Dressage is booming; the sheer numbers taking part amaze me, especially compared to when I started competing.
I’m not into statistics but I was interested to hear that at the recent winter dressage championships 140 hours of dressage took place over three arenas, 921 tests were started, 39 titles awarded and 5586 score sheets added up.
Scorers are our unsung heroes in dressage, so please take a bow if you’ve scored and are reading this — you have our eternal thanks.
Round of applause to Winnie Murphy and her press team, who made 69 Facebook posts over the five days, which reached 597,407 people. And £32,470 in prize money was won over the championships; thank you to all the sponsors involved for the support.
But why is the gala night still not sold out? Is it the locality? Is it the content? My guess would be that we’ve got so comfortable watching action from the comfort of our own homes and so acclimatised to livestreaming, that there is a reluctance to go to events.
I’d say, however, that there is absolutely no substitute for the atmosphere, meeting up with friends old and new, and just being in the thick of the action.
This needs sorting
Anyone who has seen photos on social media of some participants in endurance, riding in bits and nosebands the Spanish Inquisition would have been hard-pushed to design, cannot fail to be horrified by these examples of blatant abuse.
The FEI dressage rules contain no fewer than seven pages on tack, and eventing and showjumping have tack rules too (don’t ask me how many pages), but there seem to be very few restrictions for endurance tack.
This disconnect is terrible for welfare but also for the FEI — it’s double standards. Of course, the FEI should not cut this sport loose; it would just fragment and give free rein to the worst practices. What the international horse sport body should be doing is ensuring there are rules and that those rules are upheld by officials with as much rigour as used in the other equestrian disciplines.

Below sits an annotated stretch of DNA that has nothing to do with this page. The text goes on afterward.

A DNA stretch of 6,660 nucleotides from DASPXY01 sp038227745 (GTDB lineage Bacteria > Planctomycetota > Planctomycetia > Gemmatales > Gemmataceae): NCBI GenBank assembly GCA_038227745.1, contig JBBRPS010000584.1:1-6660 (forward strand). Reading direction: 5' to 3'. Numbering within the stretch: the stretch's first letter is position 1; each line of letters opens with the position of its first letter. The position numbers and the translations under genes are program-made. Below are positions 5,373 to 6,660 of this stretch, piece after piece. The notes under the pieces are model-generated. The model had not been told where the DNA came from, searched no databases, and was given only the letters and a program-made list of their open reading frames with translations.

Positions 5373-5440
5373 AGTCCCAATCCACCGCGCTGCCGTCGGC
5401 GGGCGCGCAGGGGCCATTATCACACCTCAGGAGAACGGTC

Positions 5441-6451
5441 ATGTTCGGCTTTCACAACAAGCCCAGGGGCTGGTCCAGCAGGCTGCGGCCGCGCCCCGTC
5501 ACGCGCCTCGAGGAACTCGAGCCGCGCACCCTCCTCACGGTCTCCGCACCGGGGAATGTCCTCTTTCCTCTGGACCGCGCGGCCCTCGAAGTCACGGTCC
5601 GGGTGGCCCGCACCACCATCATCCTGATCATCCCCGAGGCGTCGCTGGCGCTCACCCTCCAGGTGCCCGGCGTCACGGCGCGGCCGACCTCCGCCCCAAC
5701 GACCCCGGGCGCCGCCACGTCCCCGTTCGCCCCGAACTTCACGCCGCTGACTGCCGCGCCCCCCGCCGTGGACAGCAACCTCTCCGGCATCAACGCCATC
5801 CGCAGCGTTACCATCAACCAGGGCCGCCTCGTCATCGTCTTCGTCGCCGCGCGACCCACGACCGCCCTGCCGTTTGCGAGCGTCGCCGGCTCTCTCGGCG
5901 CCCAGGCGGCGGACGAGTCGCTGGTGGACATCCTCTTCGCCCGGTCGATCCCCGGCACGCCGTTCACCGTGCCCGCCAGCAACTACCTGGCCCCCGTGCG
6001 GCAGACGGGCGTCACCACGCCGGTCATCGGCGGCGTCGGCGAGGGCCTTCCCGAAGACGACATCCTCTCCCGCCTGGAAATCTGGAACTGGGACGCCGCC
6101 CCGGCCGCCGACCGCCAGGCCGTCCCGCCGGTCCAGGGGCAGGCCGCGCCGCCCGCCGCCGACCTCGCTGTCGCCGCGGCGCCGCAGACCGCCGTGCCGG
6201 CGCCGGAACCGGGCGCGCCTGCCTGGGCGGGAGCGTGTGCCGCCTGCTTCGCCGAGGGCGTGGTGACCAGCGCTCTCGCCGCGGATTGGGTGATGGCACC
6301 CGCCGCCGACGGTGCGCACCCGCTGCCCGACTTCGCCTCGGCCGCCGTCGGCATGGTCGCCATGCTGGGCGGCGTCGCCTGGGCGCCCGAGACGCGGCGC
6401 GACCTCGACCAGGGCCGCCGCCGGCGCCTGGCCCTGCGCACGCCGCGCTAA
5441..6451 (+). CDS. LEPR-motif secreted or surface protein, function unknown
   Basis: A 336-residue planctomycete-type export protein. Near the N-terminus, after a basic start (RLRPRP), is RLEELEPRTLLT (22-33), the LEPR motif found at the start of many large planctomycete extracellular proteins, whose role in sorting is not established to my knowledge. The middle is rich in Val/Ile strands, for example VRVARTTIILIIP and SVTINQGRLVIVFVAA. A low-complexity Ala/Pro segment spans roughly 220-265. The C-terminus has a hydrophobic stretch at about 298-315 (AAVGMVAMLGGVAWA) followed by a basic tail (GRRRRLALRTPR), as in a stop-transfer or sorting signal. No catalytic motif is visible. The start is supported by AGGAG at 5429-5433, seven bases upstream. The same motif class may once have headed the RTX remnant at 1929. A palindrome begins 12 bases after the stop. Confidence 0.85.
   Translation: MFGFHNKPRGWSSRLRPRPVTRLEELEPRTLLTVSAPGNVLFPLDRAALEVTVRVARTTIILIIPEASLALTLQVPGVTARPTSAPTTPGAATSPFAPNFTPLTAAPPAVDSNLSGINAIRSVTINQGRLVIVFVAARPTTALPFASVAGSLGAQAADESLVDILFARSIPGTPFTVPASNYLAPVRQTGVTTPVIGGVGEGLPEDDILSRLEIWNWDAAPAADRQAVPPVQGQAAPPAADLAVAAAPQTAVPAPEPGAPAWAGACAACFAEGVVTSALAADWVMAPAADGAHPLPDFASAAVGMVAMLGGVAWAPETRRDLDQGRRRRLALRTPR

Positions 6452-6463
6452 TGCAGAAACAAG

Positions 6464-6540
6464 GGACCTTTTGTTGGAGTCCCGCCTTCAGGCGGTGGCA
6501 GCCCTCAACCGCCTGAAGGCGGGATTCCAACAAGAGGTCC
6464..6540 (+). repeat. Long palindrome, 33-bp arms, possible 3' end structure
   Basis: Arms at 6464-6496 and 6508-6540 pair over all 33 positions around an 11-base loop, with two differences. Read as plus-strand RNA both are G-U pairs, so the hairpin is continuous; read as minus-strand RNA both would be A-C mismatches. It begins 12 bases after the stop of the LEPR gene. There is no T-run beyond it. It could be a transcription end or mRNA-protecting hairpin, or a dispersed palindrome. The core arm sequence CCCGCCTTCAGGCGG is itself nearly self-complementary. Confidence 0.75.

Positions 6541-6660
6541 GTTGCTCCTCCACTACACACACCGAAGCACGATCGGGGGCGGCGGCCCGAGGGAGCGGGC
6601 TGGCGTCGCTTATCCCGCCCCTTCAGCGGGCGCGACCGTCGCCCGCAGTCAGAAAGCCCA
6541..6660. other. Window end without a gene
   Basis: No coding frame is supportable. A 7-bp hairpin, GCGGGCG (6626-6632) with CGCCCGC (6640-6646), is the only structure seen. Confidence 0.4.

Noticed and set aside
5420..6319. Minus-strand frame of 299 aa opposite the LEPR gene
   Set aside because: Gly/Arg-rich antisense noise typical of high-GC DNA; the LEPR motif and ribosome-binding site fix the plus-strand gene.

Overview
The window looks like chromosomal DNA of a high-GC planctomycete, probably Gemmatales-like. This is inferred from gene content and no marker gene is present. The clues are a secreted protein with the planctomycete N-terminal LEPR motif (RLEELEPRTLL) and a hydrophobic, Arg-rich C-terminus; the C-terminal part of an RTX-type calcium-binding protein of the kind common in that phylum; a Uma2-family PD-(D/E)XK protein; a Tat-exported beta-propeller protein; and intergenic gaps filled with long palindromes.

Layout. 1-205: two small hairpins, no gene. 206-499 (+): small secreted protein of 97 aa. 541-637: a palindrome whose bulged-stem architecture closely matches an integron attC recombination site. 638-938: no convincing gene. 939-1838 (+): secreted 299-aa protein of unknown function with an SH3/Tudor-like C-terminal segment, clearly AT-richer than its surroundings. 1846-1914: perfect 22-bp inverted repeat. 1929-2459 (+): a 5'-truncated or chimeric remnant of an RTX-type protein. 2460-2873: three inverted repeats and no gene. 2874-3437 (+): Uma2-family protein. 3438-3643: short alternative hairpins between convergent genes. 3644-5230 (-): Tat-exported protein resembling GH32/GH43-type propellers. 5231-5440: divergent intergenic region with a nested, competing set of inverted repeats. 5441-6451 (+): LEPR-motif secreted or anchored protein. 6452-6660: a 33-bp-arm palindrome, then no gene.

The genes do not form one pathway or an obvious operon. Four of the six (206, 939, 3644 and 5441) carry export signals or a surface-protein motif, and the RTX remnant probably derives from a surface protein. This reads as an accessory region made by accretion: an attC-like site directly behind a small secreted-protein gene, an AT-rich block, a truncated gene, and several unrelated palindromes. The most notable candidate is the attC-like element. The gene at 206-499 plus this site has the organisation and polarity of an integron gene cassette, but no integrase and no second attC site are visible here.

Two dressage judges were suspended for three months before Rio for nationalistic judging, after being found to have favoured their own nation’s competitor. But there are too many endurance cases of conflicts of interest, rule breaking and rules ignored, too — I’ve been made aware of them by the indomitable journalist Pippa Cuckson, who has bravely campaigned to bring abuses to light.
A working group is trying to bring about change and meetings are under way at the FEI, so let’s hope those campaigning succeed.
Roly Owers of World Horse Welfare hopes for “substantive, and in places radical, changes to better protect equine welfare”. So do I.
Talk about drama
If anyone wants to know what uphill looks like, take a peek at Helen Langehanenberg’s freestyle test at the World Cup Final, where she and Damsey FRH came down the centre line in such a powerful extended trot that they only just managed to avoid flattening Magnus Ringmark, judging at C.
They still pulled off a perfect halt before the boards were breached. Classic!
Ref Horse & Hound; 25 April 2019